Near-Earth substorm features from multiple satellite observations

Journal of Geophysical Research 05/2008; 113(A7). DOI: 10.1029/2007JA012738
Source: OAI


This paper was published as Journal of Geophysical Research, 2008, 113, A07S26. Copyright 2008 American Geophysical Union. It is available from Doi: 10.1029/2007JA012738 Metadata only entry We investigate a substorm on 3 October 2004 during which 11 satellites were located in near-Earth magnetotail (X GSM > −10 R E). Double Star 1 (TC-1), Cluster, and LANL-97 satellites were closely aligned in the dawn-dusk direction (<1 R E apart) for this conjunction. After substorm expansion onset, TC-1 observed plasma sheet thinning at X ≈ −5.5 R E and later detected signature of plasma flow shear that may be associated with an auroral arc. Analysis of the dawn-dusk magnetic perturbations from GOES-10 and Polar suggests that these could be caused by a substorm current system consisting of not only the azimuthal closure of field-aligned currents (the substorm current wedge) but also the meridional closure of field-aligned currents. The temporal sequence of substorm activity (particle injection, current disruption, and dipolarization) revealed by these satellites indicates that the substorm expansion activity was initiated close to the Earth and spread later to further downstream distances. Furthermore, TC-1 and Cluster data show that there is no close relationship between some dipolarizations and Earthward plasma flows in the near-Earth region. The overall development of substorm activity is in agreement with the near-Earth initiation model for substorms. A temporal evolution of the magnetic field reconfiguration and plasma boundary motion during this substorm is constructed from these observations.

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    Journal of Geophysical Research Atmospheres 07/2008; 113(A7). DOI:10.1029/2008JA013146 · 3.43 Impact Factor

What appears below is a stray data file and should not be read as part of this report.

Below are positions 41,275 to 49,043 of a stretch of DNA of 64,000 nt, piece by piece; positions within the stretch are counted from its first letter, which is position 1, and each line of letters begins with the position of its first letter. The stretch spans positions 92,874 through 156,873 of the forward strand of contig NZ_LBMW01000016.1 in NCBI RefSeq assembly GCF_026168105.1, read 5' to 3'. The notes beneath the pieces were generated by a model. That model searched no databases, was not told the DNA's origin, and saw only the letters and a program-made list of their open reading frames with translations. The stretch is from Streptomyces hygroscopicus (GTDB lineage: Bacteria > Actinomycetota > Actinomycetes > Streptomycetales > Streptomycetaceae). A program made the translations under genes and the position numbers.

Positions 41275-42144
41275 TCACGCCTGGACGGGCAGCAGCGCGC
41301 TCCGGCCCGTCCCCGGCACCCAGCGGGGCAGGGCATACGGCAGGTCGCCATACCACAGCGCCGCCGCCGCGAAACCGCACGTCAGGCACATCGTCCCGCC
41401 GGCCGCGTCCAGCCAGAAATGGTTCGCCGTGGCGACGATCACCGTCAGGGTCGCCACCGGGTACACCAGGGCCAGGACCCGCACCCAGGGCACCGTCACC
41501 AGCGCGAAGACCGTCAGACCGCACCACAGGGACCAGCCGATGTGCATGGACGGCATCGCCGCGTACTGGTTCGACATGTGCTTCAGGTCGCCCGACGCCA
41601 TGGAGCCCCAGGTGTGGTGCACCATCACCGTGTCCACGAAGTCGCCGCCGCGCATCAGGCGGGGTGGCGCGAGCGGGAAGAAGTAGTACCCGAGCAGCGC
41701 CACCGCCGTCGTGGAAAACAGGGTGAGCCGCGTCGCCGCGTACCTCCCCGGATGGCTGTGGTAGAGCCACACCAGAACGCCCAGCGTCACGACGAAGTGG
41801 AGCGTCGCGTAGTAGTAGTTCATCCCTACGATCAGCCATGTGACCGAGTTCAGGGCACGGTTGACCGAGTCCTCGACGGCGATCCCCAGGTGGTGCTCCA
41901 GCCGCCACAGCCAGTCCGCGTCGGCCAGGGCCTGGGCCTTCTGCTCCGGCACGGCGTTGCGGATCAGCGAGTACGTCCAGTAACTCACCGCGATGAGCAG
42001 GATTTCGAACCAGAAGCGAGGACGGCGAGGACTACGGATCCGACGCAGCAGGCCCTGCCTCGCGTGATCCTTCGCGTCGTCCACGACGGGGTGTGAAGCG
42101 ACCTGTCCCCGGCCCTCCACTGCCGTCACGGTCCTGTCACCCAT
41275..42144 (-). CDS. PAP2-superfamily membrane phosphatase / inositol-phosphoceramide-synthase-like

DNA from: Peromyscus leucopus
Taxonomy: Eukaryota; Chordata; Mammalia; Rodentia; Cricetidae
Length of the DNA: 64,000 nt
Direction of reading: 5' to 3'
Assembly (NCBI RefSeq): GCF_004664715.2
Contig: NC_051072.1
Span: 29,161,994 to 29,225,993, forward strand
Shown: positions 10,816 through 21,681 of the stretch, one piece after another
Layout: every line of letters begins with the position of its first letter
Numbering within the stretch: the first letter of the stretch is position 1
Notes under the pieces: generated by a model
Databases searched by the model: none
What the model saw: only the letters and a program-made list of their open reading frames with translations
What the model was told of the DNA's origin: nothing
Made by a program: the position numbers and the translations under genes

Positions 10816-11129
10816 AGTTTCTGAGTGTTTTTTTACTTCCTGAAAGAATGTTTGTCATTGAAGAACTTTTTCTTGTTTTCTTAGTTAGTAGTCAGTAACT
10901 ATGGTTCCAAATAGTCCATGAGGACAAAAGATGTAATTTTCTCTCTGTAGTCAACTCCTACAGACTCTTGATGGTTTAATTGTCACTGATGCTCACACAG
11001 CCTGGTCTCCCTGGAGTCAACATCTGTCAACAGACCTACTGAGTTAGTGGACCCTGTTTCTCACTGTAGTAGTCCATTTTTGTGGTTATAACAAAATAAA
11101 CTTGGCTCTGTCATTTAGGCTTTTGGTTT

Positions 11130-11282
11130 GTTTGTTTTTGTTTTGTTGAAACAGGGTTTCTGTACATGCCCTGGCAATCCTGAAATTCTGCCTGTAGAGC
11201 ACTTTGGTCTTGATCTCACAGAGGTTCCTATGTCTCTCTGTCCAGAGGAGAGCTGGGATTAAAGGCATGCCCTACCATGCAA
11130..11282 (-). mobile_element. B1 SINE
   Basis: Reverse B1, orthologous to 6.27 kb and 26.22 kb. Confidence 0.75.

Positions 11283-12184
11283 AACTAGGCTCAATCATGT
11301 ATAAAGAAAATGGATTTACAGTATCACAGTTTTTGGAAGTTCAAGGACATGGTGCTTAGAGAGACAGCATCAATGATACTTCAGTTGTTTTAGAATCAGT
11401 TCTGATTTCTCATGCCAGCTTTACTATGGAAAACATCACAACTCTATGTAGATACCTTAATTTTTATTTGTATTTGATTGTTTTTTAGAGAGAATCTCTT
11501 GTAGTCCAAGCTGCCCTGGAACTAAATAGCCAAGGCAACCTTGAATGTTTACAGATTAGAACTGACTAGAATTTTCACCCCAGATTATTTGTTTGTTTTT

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    ABSTRACT: We investigate in detail the time history of substorm disturbances in the magnetotail observed during a major tail conjunction of Time History of Events and Macroscale Interactions during Substorms (THEMIS) satellites on 29 January 2008, 0700–0900 UT. During this interval, all THEMIS satellites were closely aligned along the tail axis near midnight and were bracketed in local time by GOES 11 and 12. The radial distance covered ranges from the geosynchronous altitude to ∼30 RE in the tail. This interval consists of three activations detected by the THEMIS satellites with good ground all-sky-camera observations of auroral activity. The first activation is a small substorm with spatially limited disturbance in the tail. The onset arc was equatorward of an undisturbed arc. The second activation is a moderate size substorm with the onset arc also being equatorward of an undisturbed arc. The third activation is an intensification of the substorm with its onset indicated by the second activation. The active auroral arc for this intensification was near the poleward boundary of the auroral oval. Analysis of these observations indicates that the first activation is a small substorm initiated in the near-Earth plasma sheet and does not involve magnetic reconnection of open magnetic field lines. Magnetic reconnection on closed field lines can be ruled out for this substorm because it cannot generate the observed high-speed plasma flow. The second and third activations are part of a moderate size substorm initiated also in the near-Earth plasma sheet, with a subsequent substorm intensification involving activity initiated tailward of ∼30 RE. Overall, the time history of substorm activity for these two substorms is consistent with the near-Earth initiation model.
    Journal of Geophysical Research Atmospheres 12/2008; 113. DOI:10.1029/2008JA013424 · 3.43 Impact Factor
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    Journal of Geophysical Research Atmospheres 09/2009; 114(A9). DOI:10.1029/2009JA014064 · 3.43 Impact Factor
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